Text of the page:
As someone interested in the secret subcultures behind popular cultures, this is really fascinating. It’s a litany of all of the greats who were fond of tripping. I was surprised to encounter many of my historical friends in there:
The most famous Benedictine to write about Opium was a brilliant abbess, as well as a composer of transcendent melodies and visionary paintings, who lived in the 12th century. Her name was Hildegarde, and she grew poppies at her monastery in the small German town of Bingen. She cautioned, however, that opium’s dangers were greater than its potential to cure, so it should only be used in the most serious cases.
I found the relationship between monasteries, hospitals and medicine, and the propagation of opium-growing to be particularly interesting. The author makes a good case that opium had a great deal to do with the shaping of medicine. In fact, it had never occurred to me, but the ancients had to have had some kind of serious knock-out drink, because some of the battlefield damage recorded in history would not have been bearable, otherwise.
There are surprises further on in the book, which I will not spoil other than to mention that the US “founding fathers” feature prominently in the story of opium-growing. Perhaps “don’t tread on me” should have been “don’t step on my poppies!”
The opium wars, as I knew they would, feature prominently and extensively. It’s depressing to see how little heroin dealers have changed; from the gunboats opening new markets with cannon-fire on the Pearl River, to Perdue Pharma’s big marketing campaigns, the history of opium in the modern era is a matter of creating a need, then filling it. This is an interesting book, well worth a read if you’re interested in the history of the arcane.
For the sake of “why not” I planted some papaver somniferium back in the spring of 2016. It turned out that the deer loved to eat them, and very few of them lived long enough to produce the buds, which is where the precious alkaloid is most concentrated. A few blossomed and produced pods, which I (once) made tea from – it was extremely nasty stuff, and a dozen or so I left soaking in some vodka to produce ersatz laudanum. A small taste of either would instantly leave the mouth numb. It wasn’t long after that, that I had my kidney stone, and spent a week on Oxycodone, then got to experience mild withdrawal and the constipation and other side-effects. Those are decidedly unpleasant.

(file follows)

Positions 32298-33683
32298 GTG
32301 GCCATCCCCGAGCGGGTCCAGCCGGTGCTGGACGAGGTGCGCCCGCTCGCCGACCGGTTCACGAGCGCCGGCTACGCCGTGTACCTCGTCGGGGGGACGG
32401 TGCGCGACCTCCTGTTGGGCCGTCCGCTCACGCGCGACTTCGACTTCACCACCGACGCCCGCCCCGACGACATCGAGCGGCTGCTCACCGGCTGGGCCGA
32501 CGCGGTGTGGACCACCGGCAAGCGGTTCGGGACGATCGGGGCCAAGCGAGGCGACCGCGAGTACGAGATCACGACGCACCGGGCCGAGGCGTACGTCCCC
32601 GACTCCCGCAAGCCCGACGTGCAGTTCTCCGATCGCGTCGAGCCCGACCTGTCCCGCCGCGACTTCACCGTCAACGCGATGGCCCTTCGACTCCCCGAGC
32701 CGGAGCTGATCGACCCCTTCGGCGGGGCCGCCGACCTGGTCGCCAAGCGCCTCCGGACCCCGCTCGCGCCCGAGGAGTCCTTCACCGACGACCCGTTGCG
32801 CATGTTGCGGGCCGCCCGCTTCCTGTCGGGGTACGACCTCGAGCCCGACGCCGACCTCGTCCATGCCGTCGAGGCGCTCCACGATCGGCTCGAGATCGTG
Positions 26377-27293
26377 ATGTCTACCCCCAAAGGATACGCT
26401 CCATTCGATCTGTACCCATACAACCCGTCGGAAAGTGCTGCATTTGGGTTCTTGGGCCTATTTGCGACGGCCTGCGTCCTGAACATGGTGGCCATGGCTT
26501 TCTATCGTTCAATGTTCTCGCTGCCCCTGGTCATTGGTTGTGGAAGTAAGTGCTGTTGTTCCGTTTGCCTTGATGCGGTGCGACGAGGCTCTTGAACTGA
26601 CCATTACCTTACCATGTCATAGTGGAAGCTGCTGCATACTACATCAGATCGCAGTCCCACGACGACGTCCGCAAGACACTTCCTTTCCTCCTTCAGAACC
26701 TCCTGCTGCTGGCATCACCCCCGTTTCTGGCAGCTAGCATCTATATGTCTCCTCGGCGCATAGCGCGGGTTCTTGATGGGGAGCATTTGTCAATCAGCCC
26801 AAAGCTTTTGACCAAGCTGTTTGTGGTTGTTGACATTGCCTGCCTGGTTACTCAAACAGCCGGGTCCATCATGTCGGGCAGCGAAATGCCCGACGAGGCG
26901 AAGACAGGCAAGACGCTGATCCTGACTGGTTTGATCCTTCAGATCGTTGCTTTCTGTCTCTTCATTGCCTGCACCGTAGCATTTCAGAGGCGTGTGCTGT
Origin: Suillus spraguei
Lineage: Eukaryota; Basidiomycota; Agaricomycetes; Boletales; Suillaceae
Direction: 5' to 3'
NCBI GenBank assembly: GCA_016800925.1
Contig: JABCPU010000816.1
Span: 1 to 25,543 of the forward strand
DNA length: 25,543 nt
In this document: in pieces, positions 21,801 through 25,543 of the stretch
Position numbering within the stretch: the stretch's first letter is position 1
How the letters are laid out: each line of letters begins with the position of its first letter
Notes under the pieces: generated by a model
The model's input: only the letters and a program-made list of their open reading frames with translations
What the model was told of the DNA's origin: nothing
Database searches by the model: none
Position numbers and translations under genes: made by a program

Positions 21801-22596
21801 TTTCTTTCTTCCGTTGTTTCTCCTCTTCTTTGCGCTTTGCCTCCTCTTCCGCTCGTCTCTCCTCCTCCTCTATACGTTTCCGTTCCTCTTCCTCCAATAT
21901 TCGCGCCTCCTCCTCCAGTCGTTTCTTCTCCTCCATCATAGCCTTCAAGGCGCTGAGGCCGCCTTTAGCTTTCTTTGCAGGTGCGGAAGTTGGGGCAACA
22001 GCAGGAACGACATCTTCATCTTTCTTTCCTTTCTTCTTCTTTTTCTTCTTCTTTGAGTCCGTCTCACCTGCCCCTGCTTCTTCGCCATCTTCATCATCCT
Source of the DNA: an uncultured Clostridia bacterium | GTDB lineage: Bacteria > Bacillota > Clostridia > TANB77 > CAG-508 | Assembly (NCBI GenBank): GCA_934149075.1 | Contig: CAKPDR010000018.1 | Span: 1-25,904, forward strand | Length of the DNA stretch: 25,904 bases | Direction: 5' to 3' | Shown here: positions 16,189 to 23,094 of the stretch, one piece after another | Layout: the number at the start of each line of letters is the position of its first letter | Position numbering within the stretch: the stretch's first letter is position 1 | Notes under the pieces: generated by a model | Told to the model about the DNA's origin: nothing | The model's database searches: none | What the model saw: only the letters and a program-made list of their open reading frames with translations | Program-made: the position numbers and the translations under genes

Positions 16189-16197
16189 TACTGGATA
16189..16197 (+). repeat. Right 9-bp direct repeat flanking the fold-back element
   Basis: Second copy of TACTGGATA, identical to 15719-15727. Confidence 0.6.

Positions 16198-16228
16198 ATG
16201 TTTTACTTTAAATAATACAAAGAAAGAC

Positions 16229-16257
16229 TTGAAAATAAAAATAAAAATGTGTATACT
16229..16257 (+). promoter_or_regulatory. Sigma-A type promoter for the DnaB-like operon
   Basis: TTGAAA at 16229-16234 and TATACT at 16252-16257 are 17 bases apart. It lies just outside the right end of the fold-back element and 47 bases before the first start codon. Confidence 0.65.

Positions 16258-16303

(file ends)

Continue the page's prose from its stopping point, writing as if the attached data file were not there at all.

The smell of a chunk of pure opium is heavenly and indescribable. It smells like flowers and vanilla and musk and feverish dreams. My old dealer (I’m a hoarder not a user) got out of the business and I have never found another supply, or I’d buy some to make some incense with. It would go well with benzoin resin and vanilla. It’d be fun to watch all the people who have smelled opium smoke, when they smelled the incense their heads would whip around and they’d exclaim, “what’s that smell!?” and start to drool.
There was an incident at a party in Los Angeles in 2016, where someone was raiding a liquor cabinet and wound up pouring about 1/2 cup of laudanum into their glass, thinking it was some sort of vodka-infused herbal thing (well, right…) I happened to recognize the smell and stopped them, then asked “where did you get the laudanum?” I had to do some fast-talking to convince them that it was laudanum, not vodka, and then they exclaimed, “you saved my life! I am allergic to opiates!” and made as if to throw the contents of the glass into the bushes. I intercepted the gesture and drank a good shot of the stuff, which made my evening golden and floaty and I was the hero who had taken a bullet for the team and saved the drinker’s life. I estimate that they were carrying around 2x-3x a lethal dose. There was plenty left in the glass and I found a few others and shared it with them. I was amazed at how great I felt and I can see how easy it would be to want to feel like that, always. It’s interesting – the book describes that even the ancients dissolved their opium in wine and mead, etc. – always alcohol, which synergizes with the opium and makes it more likely to kill you. Classical laudanum is 10:1 alcohol to opium. Paracelsus’ recipe is included in the book; he added lemon juice, cloves, and pepper – which actually sounds pretty worth trying…